Next up on Heilshorn’s research agenda is to create gels that can be injected directly from the lab dish into the body. The possibilities have her feeling optimistic about stem cell therapies again. For a time, she said, it felt as if the field had hit a wall, as initial excitement for regeneration gave way to uninspiring results in the clinic. With her new finding, she said, it feels like new things may be just around the corner.
“There’s this convergence of biological knowledge and engineering principles in stem cell research that has me hopeful we might finally actually solve some big problems,” she said.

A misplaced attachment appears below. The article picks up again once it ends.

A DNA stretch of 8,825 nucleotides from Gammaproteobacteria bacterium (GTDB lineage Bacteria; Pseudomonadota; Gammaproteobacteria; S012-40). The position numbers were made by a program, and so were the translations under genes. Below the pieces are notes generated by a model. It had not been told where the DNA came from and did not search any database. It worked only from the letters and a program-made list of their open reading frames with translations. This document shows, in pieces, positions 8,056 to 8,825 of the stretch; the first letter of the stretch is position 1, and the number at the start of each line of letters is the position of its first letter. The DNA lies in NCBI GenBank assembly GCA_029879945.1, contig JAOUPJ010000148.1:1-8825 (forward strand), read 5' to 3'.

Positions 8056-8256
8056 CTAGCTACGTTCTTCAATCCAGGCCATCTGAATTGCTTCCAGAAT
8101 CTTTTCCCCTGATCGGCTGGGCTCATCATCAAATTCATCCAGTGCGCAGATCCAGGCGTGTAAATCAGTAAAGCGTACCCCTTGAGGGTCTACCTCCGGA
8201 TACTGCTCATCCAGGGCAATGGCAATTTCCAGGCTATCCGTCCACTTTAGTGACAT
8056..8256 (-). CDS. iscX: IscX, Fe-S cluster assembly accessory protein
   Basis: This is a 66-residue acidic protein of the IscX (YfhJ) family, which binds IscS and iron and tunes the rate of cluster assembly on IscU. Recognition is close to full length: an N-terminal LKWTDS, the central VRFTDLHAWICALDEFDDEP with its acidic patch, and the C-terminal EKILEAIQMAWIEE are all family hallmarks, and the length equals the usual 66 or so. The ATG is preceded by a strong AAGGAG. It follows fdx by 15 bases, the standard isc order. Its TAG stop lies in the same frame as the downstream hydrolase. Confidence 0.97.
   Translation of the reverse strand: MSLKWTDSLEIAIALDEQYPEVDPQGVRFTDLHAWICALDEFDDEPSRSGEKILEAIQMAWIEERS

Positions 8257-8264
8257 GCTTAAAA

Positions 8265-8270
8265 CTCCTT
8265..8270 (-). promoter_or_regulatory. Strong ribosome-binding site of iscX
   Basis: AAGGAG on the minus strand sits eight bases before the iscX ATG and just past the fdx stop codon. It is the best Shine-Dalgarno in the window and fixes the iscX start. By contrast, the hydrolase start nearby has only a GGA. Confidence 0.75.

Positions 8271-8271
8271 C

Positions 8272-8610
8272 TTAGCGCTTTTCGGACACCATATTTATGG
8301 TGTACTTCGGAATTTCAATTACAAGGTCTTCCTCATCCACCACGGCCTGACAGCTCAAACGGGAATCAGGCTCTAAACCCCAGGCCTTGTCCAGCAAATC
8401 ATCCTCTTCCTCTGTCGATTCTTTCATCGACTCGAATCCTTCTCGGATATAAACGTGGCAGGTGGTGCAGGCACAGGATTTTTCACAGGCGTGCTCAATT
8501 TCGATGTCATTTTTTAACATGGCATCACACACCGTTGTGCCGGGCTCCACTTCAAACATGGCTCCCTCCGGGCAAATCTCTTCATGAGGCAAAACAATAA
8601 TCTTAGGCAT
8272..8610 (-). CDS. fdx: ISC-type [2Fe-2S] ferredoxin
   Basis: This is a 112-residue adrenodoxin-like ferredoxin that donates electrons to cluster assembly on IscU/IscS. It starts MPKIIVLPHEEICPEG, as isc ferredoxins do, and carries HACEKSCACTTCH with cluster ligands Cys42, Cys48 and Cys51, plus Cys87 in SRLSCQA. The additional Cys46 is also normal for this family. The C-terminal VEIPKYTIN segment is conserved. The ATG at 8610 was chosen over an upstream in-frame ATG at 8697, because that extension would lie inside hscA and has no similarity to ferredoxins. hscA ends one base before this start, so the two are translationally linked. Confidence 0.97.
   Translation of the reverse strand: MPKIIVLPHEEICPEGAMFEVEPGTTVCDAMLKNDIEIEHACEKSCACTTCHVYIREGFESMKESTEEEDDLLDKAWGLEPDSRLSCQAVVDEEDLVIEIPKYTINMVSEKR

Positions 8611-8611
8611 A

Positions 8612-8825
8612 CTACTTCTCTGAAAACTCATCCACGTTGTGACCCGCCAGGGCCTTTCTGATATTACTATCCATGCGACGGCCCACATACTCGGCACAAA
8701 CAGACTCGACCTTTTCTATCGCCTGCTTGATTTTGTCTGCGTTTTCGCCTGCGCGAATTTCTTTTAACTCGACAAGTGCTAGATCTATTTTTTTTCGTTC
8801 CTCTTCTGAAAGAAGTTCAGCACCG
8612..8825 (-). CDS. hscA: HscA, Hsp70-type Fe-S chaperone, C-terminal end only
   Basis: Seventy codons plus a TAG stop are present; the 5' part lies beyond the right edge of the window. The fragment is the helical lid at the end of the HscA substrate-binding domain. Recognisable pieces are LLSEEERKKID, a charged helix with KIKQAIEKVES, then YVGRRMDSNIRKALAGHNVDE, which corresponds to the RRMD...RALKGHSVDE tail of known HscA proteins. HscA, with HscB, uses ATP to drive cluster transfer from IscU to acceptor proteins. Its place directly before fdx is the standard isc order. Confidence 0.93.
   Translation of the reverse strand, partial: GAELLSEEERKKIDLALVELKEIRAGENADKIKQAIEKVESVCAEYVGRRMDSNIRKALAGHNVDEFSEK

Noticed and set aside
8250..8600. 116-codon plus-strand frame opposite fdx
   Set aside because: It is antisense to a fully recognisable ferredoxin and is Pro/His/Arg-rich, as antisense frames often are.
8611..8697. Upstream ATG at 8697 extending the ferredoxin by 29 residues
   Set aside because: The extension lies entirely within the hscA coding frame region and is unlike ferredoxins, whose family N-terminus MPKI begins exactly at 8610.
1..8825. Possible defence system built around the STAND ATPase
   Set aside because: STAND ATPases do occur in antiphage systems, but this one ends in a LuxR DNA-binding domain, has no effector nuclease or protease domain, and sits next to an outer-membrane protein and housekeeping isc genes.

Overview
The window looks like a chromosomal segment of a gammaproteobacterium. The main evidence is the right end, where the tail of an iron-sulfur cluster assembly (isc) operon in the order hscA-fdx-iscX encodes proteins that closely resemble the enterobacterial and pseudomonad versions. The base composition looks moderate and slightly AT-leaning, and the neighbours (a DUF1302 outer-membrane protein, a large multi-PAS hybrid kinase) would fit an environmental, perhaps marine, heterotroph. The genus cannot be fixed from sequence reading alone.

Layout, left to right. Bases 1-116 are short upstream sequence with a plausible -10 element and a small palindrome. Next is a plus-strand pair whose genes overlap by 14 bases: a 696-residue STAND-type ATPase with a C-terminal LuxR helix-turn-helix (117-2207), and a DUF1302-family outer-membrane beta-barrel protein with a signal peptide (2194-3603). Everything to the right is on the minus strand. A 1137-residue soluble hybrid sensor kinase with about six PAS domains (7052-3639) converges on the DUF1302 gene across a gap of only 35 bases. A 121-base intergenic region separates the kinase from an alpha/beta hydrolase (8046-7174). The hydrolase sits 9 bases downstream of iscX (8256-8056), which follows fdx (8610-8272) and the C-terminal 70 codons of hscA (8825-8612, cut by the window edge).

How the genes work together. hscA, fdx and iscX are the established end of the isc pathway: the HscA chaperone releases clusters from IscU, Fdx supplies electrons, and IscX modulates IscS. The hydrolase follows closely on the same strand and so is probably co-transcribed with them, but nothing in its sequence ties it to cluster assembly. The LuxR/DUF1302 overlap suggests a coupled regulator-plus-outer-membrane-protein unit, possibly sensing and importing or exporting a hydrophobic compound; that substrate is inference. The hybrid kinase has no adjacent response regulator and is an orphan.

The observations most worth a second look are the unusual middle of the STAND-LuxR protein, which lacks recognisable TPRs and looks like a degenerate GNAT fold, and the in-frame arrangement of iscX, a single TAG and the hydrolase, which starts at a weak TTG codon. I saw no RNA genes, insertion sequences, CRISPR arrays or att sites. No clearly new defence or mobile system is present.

Sarah Heilshorn is also a member of Stanford Bio-X, the Cardiovascular Institute, and Child Health Research Institute and the Stanford Neurosciences Institute; as well as an affiliate of the Precourt Institute for Energy; and a faculty fellow of Stanford ChEM-H. Additional Stanford co-authors include: graduate students Bauer LeSavage and Margarita Khariton, lab manager Ruby Dewi, undergraduate Cong Dinh, postdoctoral researcher Ryan Stowers, and assistant professor of mechanical engineering Ovijit Chaudhuri. Chaudhuri is also a member of Stanford Bio-X and Stanford ChEM-H. Additional co-authors are from the University of Virginia and Chalmers University.
This study was funded in part by the National Institutes of Health, the National Science Foundation, the California Institute for Regenerative Medicine and the Trygger Foundation